Now Featuring Elena Johnston

Baltimore artist and musician Elena Johnston works across a variety of media, making work that feels like a carefully crafted invitation to play. It makes sense then, that Elena is also drawn to collaborative projects and teaching as well. We talked about her process and the tape she released this summer.

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MH: I wanted to first ask about the sense of play in your work… It reminds me a lot of the sense of relearned simplicity and naiveté in artists like Calder and Miró, but with a pop sensibility as well.

EJ: I love Calder and Miró. They are big influences on my work. Someone just did a studio visit with me and said that my work was playful yet considered at the same time, which I liked. The idea of play has been something I have explored or years, in my own work, shows I have curated, and essentially collaborating with others is playing with them in a way. I have always enjoyed the simplicity of playing with basic shapes or lines- the challenge to create an interesting composition, like a game.


MH: Can you talk about the videos you’ve made… they’re like moving collages!  I really enjoy the most abstract parts, where what I’m looking at feels like so many things at once, as I’m recognizing marks and shapes as what they are (ink, cut paper) as well as seeing them abstractly, and then seeing them as moving parts whose motions are separate from the motions of the gestures (a brush on paper, for example) that they also represent.

EJ: The videos are a fairly new medium for me, and have been really fun to make. It was an exciting challenge to consider real movement, as opposed to the implied movement in my two-dimensional paintings and collages. “A Dream of You and Me,” is a collaboration with William Cashion, the bassist for Future Islands, who wrote the song. William studied painting in college, and it was really fun to collaborate with him on this, because although we share a similar aesthetic, he is responsible for some of the materials, such as glitter and candles, things that I would not have chosen, but changed the video in a unique way because it allowed light in as an important element.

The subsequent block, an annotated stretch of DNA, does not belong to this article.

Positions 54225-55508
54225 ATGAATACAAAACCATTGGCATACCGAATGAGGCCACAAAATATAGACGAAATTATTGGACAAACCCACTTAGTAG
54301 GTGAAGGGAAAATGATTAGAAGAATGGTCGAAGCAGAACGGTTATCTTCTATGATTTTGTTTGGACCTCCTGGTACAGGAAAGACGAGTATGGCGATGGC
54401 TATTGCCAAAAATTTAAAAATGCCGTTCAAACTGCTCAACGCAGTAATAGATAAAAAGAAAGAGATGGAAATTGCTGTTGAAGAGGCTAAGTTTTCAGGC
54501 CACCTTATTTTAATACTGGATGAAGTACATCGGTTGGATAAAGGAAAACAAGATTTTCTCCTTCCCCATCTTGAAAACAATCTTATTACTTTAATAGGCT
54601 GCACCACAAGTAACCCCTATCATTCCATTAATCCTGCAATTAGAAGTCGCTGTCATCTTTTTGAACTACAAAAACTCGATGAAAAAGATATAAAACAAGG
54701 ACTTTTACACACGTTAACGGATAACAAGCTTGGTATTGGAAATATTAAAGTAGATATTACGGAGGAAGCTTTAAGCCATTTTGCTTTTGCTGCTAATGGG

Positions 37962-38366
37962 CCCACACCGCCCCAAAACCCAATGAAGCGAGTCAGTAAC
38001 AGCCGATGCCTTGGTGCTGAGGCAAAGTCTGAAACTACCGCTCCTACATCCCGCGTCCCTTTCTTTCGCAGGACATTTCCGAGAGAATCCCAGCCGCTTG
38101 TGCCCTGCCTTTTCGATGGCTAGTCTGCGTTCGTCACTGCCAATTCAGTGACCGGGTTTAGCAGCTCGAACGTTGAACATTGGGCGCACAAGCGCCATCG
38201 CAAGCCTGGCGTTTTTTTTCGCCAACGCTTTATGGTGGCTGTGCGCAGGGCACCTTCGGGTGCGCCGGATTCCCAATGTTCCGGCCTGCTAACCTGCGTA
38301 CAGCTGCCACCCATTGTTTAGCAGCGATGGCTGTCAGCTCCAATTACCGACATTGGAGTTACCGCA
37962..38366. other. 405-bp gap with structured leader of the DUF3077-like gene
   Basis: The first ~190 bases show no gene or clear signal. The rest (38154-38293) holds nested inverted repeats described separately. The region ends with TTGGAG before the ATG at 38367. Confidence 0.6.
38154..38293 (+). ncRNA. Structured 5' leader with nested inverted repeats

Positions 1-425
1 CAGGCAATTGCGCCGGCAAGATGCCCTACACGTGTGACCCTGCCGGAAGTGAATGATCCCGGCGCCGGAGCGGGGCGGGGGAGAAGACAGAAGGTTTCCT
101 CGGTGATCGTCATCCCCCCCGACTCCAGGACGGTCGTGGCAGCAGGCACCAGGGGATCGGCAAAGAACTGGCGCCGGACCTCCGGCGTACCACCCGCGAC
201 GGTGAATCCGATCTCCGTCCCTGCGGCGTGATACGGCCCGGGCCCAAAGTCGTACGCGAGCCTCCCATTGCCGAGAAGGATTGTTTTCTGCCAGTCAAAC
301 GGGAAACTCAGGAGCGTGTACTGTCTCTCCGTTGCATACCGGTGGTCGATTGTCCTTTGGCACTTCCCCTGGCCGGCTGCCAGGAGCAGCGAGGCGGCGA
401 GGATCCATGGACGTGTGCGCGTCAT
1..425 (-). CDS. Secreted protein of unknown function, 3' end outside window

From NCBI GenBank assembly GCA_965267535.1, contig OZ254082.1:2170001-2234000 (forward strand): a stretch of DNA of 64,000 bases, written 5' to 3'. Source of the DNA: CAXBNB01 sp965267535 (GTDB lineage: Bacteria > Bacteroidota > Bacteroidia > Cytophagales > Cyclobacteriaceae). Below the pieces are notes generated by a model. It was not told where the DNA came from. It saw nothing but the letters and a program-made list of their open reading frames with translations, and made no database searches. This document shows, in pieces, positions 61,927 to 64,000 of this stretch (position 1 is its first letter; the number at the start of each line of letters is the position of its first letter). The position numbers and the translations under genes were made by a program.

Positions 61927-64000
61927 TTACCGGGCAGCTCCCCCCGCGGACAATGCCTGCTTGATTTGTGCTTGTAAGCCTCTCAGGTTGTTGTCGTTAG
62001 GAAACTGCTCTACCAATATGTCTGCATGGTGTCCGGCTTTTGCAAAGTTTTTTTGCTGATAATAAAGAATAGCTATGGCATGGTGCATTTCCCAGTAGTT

MH: You do a lot of collaborations and projects with groups like bands… what are those group endeavors like, how do they compare with more self-directed work?

EJ: Collaborating is a great way to switch things up. It is important to be open to other people’s ideas, especially if you respect them as creative contemporaries. I think musicians usually have an interesting take on visual projects, as they are always thinking of rhythm and unity in their own music.

MH: How do you arrive at the colors you work with… I have enjoyed how your work has surprised me with new color schemes as I’ve looked through it.

EJ: The color choices are intuitive. Some combinations repeat as I reflect more on the work, like sunset colors. Sometimes the combinations are dramatic, but mostly they flow together in a subtle way.

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MH: In other interviews, you’ve mentioned making an album as a goal, and I know you sometimes collaborate with musicians.  What does your own music sound like?